While in-house solutions have certainly been a popular choice over the last decade, managing these systems internally raises challenges and complexities of its own. Many firms with in-house systems have struggled with a lack of data transparency, data lineage and issue management; others have discovered that continually adapting these solutions – which are often rigid and inflexible – to meet multiple iterations of regulation is a substantial and time-consuming task.

Firms who still rely on in-house solutions and legacy systems should be especially watchful that failing to modernise presents the following regulatory reporting challenges:

  • Insufficient governance
  • Poor integration of the technology ecosystem
  • No clarity on the golden source
  • Limited control of master data
  • Reduced data integrity
  • Operational risks of end-user automation
  • Incomplete workflow and case management
  • Inaccurate or stale management information
  • Gaps in the audit trail
  • Lack of a strong regulatory relationship due to misinterpretation of risk
How can technology enhance regulatory reporting?

Over the next three to five years, the most successful firms will be those who incorporate technology to further automate their data management processes. There are six key things for firms to consider as they undergo this transformation:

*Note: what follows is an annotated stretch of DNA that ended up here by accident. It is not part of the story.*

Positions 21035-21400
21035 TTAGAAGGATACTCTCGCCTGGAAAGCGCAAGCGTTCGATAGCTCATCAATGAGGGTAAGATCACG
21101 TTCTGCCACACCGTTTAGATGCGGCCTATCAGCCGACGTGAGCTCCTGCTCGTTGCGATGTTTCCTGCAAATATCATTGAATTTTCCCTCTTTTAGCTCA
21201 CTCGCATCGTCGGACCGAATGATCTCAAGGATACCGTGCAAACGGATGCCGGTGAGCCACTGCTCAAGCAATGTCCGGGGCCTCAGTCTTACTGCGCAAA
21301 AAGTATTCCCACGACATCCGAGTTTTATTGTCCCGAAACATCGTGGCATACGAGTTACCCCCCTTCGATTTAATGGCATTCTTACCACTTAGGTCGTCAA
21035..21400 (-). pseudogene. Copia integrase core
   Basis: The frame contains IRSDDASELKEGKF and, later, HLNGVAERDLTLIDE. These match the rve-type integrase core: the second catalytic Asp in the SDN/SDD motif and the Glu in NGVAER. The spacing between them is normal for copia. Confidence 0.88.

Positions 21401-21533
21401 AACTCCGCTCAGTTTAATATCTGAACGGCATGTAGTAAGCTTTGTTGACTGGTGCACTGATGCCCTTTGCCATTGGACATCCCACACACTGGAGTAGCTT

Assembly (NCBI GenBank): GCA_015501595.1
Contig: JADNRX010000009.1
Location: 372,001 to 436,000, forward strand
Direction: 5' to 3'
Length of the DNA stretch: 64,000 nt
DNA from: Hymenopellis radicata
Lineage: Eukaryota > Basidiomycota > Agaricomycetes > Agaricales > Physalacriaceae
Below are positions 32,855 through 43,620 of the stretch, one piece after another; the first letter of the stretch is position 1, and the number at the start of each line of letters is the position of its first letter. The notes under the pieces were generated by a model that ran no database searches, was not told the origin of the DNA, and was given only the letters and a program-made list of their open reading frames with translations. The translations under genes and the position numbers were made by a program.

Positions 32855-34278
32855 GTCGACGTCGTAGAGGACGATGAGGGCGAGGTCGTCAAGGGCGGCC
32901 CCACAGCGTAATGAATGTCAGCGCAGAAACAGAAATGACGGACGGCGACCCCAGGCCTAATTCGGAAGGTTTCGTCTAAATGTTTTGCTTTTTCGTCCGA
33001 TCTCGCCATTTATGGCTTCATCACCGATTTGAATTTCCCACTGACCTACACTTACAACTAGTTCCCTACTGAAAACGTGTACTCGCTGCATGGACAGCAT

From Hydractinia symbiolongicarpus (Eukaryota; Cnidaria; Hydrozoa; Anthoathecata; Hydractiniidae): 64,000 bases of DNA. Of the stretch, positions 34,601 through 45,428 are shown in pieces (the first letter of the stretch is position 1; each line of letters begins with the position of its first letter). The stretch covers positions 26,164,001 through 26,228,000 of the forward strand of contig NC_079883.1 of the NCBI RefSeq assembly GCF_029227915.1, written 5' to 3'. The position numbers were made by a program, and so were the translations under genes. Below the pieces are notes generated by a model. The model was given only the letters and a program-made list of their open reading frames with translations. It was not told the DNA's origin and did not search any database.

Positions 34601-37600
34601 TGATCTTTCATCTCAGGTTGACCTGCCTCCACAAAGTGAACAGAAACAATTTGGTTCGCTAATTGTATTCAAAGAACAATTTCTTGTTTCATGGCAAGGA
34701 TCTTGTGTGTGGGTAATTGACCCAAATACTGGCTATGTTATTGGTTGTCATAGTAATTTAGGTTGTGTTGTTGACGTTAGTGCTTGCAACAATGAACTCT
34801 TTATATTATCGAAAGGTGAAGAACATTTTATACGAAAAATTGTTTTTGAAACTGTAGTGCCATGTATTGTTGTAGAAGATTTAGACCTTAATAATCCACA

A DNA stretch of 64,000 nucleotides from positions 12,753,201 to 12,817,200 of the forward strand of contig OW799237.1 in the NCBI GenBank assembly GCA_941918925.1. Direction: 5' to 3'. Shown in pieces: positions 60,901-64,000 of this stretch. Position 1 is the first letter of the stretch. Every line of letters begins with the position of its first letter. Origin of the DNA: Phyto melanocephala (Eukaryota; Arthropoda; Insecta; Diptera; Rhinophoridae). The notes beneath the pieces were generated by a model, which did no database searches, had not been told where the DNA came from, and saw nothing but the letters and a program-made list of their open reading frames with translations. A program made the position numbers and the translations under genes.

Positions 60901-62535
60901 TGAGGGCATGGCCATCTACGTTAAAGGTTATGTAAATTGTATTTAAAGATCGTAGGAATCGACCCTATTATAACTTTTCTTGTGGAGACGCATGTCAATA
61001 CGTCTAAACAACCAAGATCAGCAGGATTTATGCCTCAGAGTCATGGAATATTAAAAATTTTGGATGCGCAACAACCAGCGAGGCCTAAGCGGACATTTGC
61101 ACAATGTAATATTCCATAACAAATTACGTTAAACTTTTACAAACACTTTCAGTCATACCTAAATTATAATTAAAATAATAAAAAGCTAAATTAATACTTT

• Centralising data: because there are so many interrelated parts in a firm’s core workflow, managing data via a central source, such as a data lake or warehouse, will be the most effective option
  • Project management: regulatory data projects have many layers of complexity and should be managed by subject matter experts
  • Change management: regulation is an issue that touches many different areas of a business and, as such, those areas need to be informed of their role within the overarching process
  • Process governance: the systems and processes we set up today might not be fit for purpose in the future. This means that we need stringent controls in place to manage potential changes
  • Skills and Knowledge: firms will benefit from upskilling all staff who are involved in the regulatory reporting process
  • Regulatory hub: to cope with evolving regulations, firms will need a regulatory hub directly incorporated into the solution

Above all, firms will need a consolidated, rules-based platform which not only ensures data extraction, preparation and integrity but also allows for appropriate sign-off before submission to the regulator. Such systems carry additional benefit by freeing up internal resources to focus on other business activities. Respondents to our polling also recognised this, with almost 40% looking to enhance data management through external IT automation.

As firms embrace technology to manage these issues, senior decision-makers should be cognizant that they should only partner with third-party vendors who have a proven track-record, are reactive to client needs, and have a high degree of control and transparency.